BELTON — After 28 years, Dan Smith will hang up his sheriff’s star next week.
Smith is retiring after seven terms as the elected head of the Bell County Sheriff’s Office. During his tenure, he has seen the county’s population double and law enforcement techniques revolutionized through technology.
With Smith as sheriff, the office’s staff nearly quadrupled, while the number of inmates under his staff’s care has quintupled.
“Growth drives everything,” he said. “It drives crime, personnel. It’s all tied to population.”
His close relationship with all law enforcement agencies in the area has placed him at ground zero for defining events such as the 1991 Luby’s massacre in Killeen and the 2009 Fort Hood shooting.
To say Smith has seen a lot would be a vast understatement. But running a staff of 265 employees really ended up “being a day-to-day thing,” Smith said.
Smith likes to say his law enforcement career began accidentally. He had never considered being an officer until a city marshal died suddenly in Morgan’s Point 40 years ago.
He took the job thinking it would be a temporary gig, only to realize he had found his calling.
“From the moment I got into a patrol car, I fell in love with it,” the 62-year-old lawman said.
Smith will be succeeded by Precinct 3 County Commissioner Eddy Lange, who narrowly beat former Bell County Jail Administrator Bob Patterson in May’s Republican primary election. Smith endorsed Patterson.
Lange then beat Democrat Frank Hernandez Sr. in November’s general election.
Smith is one of four long-serving elected officials retiring at the end of the year. But in his current position, Smith is only surpassed by County Treasurer Charles Jones and County Court-at-Law 1 Judge Edward Johnson for consecutive terms.
The Belton High School graduate went through the academy while working for Morgan’s Point. He then took a turn as an investigator with the city attorney’s office and the Harker Heights Police Department.
While working with grand jury investigations, Smith unknowingly prepared himself for a successful run for office in 1984. His contact with county officials, attorneys and officers at other law enforcement agencies created a network of colleagues who supported his run.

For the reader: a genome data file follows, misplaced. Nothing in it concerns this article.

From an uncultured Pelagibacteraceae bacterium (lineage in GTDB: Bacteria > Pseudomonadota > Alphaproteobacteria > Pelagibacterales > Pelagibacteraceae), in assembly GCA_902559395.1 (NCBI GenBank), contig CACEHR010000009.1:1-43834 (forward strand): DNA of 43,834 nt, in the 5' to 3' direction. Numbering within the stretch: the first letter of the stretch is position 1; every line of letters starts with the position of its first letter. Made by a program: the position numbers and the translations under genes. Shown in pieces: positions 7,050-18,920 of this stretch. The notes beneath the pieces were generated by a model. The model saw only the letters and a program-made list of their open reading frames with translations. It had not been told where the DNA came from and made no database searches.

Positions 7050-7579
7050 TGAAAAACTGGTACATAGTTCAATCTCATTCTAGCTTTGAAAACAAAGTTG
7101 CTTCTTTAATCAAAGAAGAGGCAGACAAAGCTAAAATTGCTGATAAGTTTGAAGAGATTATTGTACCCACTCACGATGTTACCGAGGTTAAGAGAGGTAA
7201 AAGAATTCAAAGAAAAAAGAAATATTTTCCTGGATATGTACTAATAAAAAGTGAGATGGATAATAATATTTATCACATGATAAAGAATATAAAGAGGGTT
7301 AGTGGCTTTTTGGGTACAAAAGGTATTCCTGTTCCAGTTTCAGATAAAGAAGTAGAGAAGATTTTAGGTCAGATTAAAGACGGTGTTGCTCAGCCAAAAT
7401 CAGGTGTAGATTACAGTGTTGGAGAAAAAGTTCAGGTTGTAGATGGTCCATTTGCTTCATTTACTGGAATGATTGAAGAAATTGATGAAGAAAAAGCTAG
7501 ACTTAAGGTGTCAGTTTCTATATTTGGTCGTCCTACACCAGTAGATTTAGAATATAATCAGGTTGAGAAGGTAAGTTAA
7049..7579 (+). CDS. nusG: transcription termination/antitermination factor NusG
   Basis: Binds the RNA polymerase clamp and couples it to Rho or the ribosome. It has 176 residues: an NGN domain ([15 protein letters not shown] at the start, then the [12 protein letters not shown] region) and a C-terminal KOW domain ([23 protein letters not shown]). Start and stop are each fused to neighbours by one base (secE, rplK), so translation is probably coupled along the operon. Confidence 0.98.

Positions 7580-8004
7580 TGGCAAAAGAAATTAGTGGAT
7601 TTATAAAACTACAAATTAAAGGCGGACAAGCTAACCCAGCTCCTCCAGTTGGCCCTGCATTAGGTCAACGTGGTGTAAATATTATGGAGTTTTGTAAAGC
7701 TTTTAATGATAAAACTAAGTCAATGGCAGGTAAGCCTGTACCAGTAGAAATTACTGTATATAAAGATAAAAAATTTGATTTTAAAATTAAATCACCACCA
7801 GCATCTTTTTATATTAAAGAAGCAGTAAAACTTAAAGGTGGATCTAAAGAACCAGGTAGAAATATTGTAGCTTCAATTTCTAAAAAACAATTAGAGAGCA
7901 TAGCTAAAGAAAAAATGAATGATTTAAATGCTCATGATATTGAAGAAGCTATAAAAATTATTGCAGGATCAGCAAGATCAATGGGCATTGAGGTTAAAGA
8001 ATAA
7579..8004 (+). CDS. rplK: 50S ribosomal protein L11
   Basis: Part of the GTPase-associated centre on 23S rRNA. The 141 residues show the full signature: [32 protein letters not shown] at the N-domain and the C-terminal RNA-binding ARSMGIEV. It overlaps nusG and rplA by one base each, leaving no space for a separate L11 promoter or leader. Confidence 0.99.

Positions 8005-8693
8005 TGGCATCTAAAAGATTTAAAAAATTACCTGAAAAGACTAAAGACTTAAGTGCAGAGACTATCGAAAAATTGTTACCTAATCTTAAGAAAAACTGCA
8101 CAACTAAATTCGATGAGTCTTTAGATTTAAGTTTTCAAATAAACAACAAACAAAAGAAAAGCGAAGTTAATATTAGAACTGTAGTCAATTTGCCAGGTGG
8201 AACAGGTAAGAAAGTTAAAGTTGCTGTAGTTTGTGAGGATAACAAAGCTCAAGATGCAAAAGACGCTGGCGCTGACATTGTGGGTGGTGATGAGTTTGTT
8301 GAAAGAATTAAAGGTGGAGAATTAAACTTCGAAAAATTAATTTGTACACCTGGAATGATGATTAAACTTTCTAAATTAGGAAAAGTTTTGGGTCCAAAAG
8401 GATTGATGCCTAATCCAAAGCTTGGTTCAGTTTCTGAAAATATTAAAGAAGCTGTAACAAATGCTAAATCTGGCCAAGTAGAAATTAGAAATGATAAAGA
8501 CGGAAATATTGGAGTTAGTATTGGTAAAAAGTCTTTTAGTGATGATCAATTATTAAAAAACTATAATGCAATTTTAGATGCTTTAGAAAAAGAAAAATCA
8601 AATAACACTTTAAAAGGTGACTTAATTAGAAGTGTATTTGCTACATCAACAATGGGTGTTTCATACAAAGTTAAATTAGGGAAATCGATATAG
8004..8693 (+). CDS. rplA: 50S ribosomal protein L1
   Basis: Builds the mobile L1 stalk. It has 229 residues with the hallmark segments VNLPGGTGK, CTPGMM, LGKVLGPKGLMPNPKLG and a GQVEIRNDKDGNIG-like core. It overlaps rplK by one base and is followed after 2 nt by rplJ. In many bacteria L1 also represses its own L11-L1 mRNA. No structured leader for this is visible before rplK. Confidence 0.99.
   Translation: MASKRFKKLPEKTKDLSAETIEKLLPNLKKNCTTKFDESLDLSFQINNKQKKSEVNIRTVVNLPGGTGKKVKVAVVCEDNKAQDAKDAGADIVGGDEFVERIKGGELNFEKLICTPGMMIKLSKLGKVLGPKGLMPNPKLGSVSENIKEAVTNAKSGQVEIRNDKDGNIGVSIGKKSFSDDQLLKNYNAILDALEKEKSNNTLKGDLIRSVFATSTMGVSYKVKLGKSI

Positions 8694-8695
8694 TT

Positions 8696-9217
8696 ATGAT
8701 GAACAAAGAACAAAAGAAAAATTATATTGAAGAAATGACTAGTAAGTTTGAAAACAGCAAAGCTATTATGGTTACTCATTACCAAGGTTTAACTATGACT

It also helped that he had his former college roommate at Southwest Texas State University, then-State Rep. Bill Messer, give him advice on running a campaign.
Over the next 28 years, Smith continued to win election after election, often unopposed.
When interviewed in his largely vacant office last week, Smith said he counts his successes with the relationships he has cultivated among local law enforcement agencies.
He pointed to the Bell County Organized Crime Unit, formerly the Drug Task Force, as a multi-agency investigative unit that would not exist without cooperation.
And with a ballooning jail population, the sheriff’s office remained in continual compliance with the Texas Commission on Jail Standards, Smith said.
His passion also has been the support of J.A.I.L. Ministry Inc. The nonprofit provides ministry to inmates in Bell County. It was founded in 1987 after Chaplain Harold Ellis approached Smith about a desire to minister to inmates.
Inmates finding Jesus is “the ultimate crime solution,” Smith said.
If there were any shortcomings, Smith said he wished he had been in better contact with the jailers at Bell County Jail. The sheriff’s office is by and large an agency dominated by jail work. A large majority of its staff are deputies assigned to the jail.
Smith said he won’t miss the long days, but his love of being a lawman will echo every time he sees a patrol car speeding to a call.
“I’ll look down at a radio that’s no longer in my truck wondering, ‘Where are they going to?’” he said.